Depending on your nationality, vaccination status, and level of willingness to go against the grain, you may already be in the enviable position of lining up a lengthy bout of travel. And why shouldn’t you? Life isn’t meant to be spent stuck in one place. At its best, it’s packed with variety: new scenery, new foods, new people, and new experiences. And after many miserable months wondering what the future may hold, the digital nomad lifestyle seems even sweeter.
There are plenty of non-technical items that a digital nomad should keep with them at all times, of course. A torch, some emergency funds, a powerbank, etc. But in this piece, we’re going to look at virtual tools (with one mild exception that I’ll clarify when we begin), with the focus staying on the digital devices you use as you travel. Make good choices, and you’ll find your trip much easier to handle (and considerably more pleasant). Let’s get to them!
This is the mild exception I mentioned, because the drive itself isn’t virtual — but what really matters here is what’s on it. When you’re living the digital nomad life, you can be heavily reliant upon your trusty laptop, and laptops can fail. You can’t realistically carry around a replacement screen or a spare CPU (and CPU replacement kit), but a bootable USB drive is easy and can really help you out in the event that your laptop stops booting.
If it’s a matter of Windows becoming corrupted (which is frustratingly common), then having a bootable Windows drive will allow you to get things up and running again whenever things go awry. And if you take a bootable drive with several operating systems on it, including a distribution of Linux like elementary OS (designed to be extremely easy to use), you can ensure that you can keep using your laptop even if the storage drive fails completely. It won’t be ideal, but it’ll be better than nothing until you replace it!
VPN, of course, stands for virtual private network, and use of remote VPNs (tools that allow people to route their internet traffic through remote servers) has skyrocketed in recent years. This is due to two things in particular: concerns about online privacy, and the desire to access region-locked content. If you’re in one country and want to watch something on Netflix that isn’t available there, you can get it done with a VPN.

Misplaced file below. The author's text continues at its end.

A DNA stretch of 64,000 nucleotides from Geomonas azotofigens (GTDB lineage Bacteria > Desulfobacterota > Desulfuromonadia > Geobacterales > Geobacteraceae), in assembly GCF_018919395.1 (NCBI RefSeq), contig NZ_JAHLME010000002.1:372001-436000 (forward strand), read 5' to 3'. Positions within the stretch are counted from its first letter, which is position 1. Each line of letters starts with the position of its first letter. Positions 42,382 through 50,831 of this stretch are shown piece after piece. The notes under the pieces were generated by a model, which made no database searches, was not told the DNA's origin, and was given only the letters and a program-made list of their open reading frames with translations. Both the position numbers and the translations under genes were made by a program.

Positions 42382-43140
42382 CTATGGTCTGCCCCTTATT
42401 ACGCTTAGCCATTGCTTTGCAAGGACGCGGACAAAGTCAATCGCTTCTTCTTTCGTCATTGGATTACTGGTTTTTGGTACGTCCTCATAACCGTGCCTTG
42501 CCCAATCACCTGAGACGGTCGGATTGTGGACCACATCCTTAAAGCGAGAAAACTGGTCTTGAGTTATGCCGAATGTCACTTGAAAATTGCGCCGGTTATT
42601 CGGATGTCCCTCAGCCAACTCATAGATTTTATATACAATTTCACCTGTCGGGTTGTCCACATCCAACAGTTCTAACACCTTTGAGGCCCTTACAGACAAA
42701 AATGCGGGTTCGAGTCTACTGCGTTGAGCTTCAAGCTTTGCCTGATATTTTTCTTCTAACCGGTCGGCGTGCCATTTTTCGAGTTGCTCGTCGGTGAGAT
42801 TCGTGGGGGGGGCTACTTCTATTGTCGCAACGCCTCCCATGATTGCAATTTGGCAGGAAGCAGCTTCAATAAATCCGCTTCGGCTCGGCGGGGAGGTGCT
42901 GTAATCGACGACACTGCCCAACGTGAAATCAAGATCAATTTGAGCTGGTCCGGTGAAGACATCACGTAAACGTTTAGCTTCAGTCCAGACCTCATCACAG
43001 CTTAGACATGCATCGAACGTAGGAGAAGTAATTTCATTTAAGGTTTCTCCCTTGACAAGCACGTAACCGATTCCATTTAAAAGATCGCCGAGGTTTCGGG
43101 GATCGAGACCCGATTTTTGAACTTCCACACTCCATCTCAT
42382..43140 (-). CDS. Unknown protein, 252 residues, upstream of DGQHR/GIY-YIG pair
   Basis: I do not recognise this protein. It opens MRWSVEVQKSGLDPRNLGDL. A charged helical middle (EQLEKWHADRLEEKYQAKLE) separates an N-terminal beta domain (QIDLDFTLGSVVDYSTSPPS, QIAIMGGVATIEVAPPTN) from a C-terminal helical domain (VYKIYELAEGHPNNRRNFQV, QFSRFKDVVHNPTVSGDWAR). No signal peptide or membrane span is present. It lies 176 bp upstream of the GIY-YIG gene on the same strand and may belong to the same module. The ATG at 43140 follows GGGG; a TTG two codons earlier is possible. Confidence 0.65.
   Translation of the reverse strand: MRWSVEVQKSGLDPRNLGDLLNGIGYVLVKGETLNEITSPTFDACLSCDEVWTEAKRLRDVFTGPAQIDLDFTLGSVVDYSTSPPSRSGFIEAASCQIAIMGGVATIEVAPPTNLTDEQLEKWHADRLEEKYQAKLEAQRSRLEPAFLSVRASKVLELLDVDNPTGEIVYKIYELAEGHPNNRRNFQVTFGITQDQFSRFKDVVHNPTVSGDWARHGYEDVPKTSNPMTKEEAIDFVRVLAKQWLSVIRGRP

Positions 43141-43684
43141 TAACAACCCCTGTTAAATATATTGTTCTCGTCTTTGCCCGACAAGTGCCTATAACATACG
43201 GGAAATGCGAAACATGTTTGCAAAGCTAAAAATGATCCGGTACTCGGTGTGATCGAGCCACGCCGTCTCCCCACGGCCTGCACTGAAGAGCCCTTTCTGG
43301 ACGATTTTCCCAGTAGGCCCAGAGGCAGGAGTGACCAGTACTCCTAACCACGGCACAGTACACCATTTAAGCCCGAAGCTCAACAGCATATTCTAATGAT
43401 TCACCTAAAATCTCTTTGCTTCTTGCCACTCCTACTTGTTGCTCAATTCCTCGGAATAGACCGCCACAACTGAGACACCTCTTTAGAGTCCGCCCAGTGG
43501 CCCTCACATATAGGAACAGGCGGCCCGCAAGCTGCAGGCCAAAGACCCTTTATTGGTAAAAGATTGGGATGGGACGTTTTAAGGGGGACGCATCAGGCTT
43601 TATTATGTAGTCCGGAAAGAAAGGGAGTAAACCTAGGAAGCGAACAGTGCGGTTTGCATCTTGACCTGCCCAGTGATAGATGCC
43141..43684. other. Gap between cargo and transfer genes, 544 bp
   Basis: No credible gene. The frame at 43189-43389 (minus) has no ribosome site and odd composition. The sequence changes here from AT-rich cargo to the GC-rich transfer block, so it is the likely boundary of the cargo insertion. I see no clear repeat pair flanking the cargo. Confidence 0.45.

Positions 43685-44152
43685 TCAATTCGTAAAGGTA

Now, which VPN you go with depends on your budget and level of interest. If you just want to keep your data safe, you can use a free VPN (yes, there are remote VPNs that don’t cost anything). If you want to access streaming media, though, you should look for something faster with a good track record of supporting things like Netflix (here’s a good list).
Going nicely with the bootable drive we previously mentioned, a good cloud storage service is a must-have for a digital nomad — and the great thing is that you probably already have access to one through your phone. Android users can easily stick with Google Drive since it has more than enough capacity for various images and documents. Give access to friends and family members and you can easily exchange files on the go (helping you combat loneliness).
If you want to store local media (particularly useful if you’re going to be traveling through an area without internet access for quite some time), then you can pay for a premium level of a cloud storage service. Something like pCloud is a great option since it has a built-in media player (you don’t need to download something before viewing it, so you can play files locally when you don’t have internet access but stream live when you do).
Even if you’re not a big fan of video games, having something you can play to occupy your mind during the more tedious parts of travel will be a huge boon. Does Candy Crush count? Well, it’s a solid diversion, but it isn’t really that engaging, and it won’t do anything for your brain (it may even contribute to it turning to mush). That’s why it’s best to stick with something mildly more cerebral. Something that actually requires you to pay attention.
No, I’m not suggesting complex mathematical operations. But how about one of the many apps offering cryptograms or sudoku puzzles? They really hit the sweet spot between being too easy and too challenging. You can take your time, or try to solve them as quickly as possible. You can solve one every once in a while, or blaze through a hundred during downtime. And since new puzzles will be added on a consistent and frequent basis, you’ll find it hard to run out.
Lastly, your digital bag wouldn’t be complete without a fully-functioning digital assistant — and as with the cloud storage service, you probably already have one to lean on. Whether it’s Apple’s Siri or Google’s unnamed assistant, your smartphone grants you access to an incredible resource, and you should be taking full advantage of it.
That means allowing permissions to poke around your emails (it sounds sinister, but it’s all about allowing bots to note your bookings and pull them automatically into your calendar) and learning some of the things they can do. If you’re not using your virtual assistant to set reminders, you’re missing out. It’s extremely convenient since you already rely so heavily on your phone, and reminders that pop up at a system level are more likely to get your attention.
So there you have it: five virtual tools (or four-and-a-bit if you want to quibble about the technicalities) that you should absolutely take with you the next time you travel. They’ll help you stay entertained, avoid computational disaster, and even get work done when that’s an unavoidable part of the equation.